“We’re roasting our own coffee (which you can peep in real time) and we’re serving up the tightest carbs every dang day from 7 a.m.-4 p.m. at 1300 King Street Alexandria, VA,” the deli’s website said. “Let’s Party!”
The menu features a mix of classic and unique bagels, along with teas and coffee
Image via Call Your Mother Deli/Instagram
📈 Wednesday’s most read
The following are the most-read ALXnow articles for Feb 21, 2024.
- Alexandria husband and wife real estate team launch website to find lucrative assumable mortgages (1535 views)
- Alexandria Police investigating sexual assault in Del Ray last night (1356 views)
- Alexandrians sound off with great spots around the city outside of Old Town (1302 views)
📅 Upcoming events
Here is what’s going on today in Alexandria, from our event calendar.
- No events today. Have one to promote? Submit it to the calendar.
Alexandria is no stranger to “best of” lists, but nearly all of them focus primarily, sometimes exclusively, on Old Town.
At best, Del Ray might get a mention, but most of the time the top recommendations never stray more than a few blocks from King Street.
A few weeks ago we put out a call for some recommendations outside of Old Town and here’s what people had to say:
- Big Bite Pizza (666 S. Pickett Street) has “bangin wings“
- Pizzaiolo (1623 Fern Street) — “I maintain it is one of the most underrated NY style pizza places in the DMV as a native New Jerseyan”
- Great Harvest Bread Co. (1711 Centre Plaza)
- St. Elmo’s, which has locations in Del Ray, Old Town North and Fairlington
- Pork Barrel BBQ (2312 Mount Vernon Avenue) for the sandwiches
- The Dairy Godmother (2310 Mount Vernon Avenue) for the frozen custard
- Mediterranean Bakery (352 S Pickett Street) for the “fresh pita & hummus“
- KungFu Kitchen (3221 Duke Street) for the soup dumplings
- Cortado Café (4543 Duke Street) for the coffee and sandwiches
- Swing’s Coffee (501 E. Monroe Avenue) for what some argue are the best coffee beans in Del Ray
- Reunions, a gift shop in Fairlington Centre (1709 Centre Plaza)
- Crooked Beat Records (2417 Mt Vernon Avenue), a local favorite record store recently moved to a spot in Del Ray
- Magpie Reclamations (202 E. Custis Avenue), a vintage houseware/furniture shop in Del Ray
- Artistic Artifacts (4750 Eisenhower Avenue) for its fabric selection, sewing machines and other mixed media supplies
- UpCycle Creative Reuse Center (5380-D Eisenhower Avenue), a nonprofit that recycles creative materials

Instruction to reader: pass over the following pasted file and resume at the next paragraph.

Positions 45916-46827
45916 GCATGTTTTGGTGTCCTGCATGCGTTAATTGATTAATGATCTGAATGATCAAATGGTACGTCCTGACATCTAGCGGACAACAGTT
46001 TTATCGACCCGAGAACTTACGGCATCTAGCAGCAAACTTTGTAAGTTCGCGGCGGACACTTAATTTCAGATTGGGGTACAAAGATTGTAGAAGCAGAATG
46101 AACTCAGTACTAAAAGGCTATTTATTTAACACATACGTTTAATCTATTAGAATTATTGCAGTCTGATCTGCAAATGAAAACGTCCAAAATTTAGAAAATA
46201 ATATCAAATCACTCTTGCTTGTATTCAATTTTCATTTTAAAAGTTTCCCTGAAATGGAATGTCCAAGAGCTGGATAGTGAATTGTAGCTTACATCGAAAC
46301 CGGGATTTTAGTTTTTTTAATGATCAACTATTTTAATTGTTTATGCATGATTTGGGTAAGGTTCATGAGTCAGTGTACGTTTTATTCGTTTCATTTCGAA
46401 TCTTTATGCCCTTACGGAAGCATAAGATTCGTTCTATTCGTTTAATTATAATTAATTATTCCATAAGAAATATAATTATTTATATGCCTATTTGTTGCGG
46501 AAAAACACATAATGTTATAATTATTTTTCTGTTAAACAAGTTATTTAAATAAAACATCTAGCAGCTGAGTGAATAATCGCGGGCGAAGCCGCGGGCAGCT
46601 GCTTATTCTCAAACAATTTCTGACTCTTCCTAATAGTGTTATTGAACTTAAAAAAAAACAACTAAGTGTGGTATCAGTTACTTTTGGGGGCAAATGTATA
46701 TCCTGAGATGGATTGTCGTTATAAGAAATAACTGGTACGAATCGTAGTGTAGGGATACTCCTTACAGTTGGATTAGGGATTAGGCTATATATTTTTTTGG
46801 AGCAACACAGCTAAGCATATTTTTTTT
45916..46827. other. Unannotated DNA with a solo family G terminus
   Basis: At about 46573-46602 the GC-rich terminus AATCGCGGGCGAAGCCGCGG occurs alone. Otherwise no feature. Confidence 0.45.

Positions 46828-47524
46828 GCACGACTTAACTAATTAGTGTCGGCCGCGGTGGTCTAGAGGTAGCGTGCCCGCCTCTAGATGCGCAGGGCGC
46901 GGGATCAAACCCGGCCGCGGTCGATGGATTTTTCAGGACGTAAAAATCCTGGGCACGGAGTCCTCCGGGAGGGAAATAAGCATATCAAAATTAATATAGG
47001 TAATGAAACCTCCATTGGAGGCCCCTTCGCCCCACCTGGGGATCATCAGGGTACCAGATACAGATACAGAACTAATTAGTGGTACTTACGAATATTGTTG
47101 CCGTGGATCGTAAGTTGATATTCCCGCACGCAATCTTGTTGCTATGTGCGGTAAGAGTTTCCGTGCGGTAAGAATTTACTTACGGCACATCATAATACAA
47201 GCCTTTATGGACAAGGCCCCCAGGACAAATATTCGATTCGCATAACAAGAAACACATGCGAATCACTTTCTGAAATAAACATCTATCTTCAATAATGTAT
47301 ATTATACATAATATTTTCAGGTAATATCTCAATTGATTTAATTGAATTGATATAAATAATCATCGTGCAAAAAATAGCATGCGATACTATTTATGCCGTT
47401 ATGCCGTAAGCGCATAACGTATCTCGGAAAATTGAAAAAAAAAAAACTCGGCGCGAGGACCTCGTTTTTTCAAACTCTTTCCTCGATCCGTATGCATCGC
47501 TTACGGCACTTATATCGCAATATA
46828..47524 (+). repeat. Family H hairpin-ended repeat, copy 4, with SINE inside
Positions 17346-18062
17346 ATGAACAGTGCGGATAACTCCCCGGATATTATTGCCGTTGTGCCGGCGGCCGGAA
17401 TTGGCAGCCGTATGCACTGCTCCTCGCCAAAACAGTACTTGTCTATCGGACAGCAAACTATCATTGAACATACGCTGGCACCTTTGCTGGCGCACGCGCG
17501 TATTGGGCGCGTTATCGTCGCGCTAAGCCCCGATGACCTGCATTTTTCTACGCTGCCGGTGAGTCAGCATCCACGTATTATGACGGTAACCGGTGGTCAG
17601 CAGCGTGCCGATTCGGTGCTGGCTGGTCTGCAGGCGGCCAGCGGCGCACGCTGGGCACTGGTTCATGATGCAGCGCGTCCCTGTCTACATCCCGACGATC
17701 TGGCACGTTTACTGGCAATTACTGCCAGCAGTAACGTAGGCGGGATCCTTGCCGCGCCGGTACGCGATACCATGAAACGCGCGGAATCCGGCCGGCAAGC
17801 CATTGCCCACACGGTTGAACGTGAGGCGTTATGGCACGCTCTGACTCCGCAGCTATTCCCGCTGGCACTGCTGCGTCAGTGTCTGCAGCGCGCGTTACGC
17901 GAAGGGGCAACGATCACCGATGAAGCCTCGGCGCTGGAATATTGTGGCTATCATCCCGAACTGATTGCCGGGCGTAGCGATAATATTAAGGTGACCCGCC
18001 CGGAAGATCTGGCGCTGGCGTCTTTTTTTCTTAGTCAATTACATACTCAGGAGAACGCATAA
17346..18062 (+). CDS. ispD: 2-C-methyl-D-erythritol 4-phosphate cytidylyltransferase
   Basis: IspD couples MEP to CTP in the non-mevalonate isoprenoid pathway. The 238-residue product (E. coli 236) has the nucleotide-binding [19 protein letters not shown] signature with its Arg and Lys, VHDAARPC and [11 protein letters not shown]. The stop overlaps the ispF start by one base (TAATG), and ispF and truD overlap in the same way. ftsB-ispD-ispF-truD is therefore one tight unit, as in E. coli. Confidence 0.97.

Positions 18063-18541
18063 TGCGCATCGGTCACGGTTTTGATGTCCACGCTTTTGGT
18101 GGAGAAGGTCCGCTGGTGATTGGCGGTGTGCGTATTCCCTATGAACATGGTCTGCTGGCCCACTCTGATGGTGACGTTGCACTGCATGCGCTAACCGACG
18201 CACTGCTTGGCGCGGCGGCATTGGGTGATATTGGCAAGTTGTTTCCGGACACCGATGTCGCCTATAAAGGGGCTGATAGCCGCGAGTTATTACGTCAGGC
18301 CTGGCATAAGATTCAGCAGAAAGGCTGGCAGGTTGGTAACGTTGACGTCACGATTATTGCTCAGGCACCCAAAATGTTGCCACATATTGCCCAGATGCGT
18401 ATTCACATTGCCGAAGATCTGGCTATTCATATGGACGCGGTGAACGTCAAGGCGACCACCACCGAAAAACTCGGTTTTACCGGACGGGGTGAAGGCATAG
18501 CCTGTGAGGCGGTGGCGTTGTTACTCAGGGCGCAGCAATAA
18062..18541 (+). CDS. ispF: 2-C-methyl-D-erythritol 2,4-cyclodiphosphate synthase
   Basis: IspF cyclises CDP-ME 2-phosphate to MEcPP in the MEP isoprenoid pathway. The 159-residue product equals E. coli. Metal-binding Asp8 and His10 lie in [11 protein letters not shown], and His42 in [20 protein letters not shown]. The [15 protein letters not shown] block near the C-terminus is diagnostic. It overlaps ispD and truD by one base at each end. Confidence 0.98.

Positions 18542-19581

- Monticello Park near the border with Arlington, featuring a variety of birds and plants and more
- Fort Ward (430 W. Braddock Road), a former Civil War fort turned museum and park
- Great Waves Waterpark at Cameron Run (4001 Eisenhower Ave) once the temperatures start to rise
- Ben Brenman Park (4800 Brenman Park) where visitors can’t go in the water, but several 18th-century ships can
- Chinquapin Park (3210 King Street) makes for “a lovely” visit
- Jerome “Buddie” Ford Nature Center (5750 Sanger Avenue) for “families with kids“
- Ivy Hill Cemetery ( 2823 King Street) for a somber but scenic stroll; notable burials include Wernher von Braun and architect Charles M. Goodman
- The Winkler Botanical Preserve (5400 Roanoke Avenue), a hidden gem of the West End
- Art on the Avenue in Del Ray held in October
- Del Ray Citizens Association’s Chili Cookoff this weekend and GardenFest in April
- Baseball games at Frank Mann Field (3700 Commonwealth Avenue)
- The Get Air Trampoline Park (340 S. Pickett Street) for kids and their parents
- “Slam Michelobs while drowning worms to catch blue cats at the confluence of 4 mile run and the Potomac.”
- “Tetanus tunnel” between Eisenhower Avenue and Duke Street
Get a beer at Port City Brewery. Take your dog to one of our amazing dog parks. Watch baseball in the summer at Frank Mann Field. Have a picnic or cook out at Fort Ward Park. Buy a record at Crooked Beats, then get a sandwich at Pork Barrel, and custard at Dairy Godmother!
— R. Kirk McPike (@KirkMcPike) February 1, 2024
If you have other favorite locales around Alexandria outside of the West End, from shops to natural spots, sound off in the comments.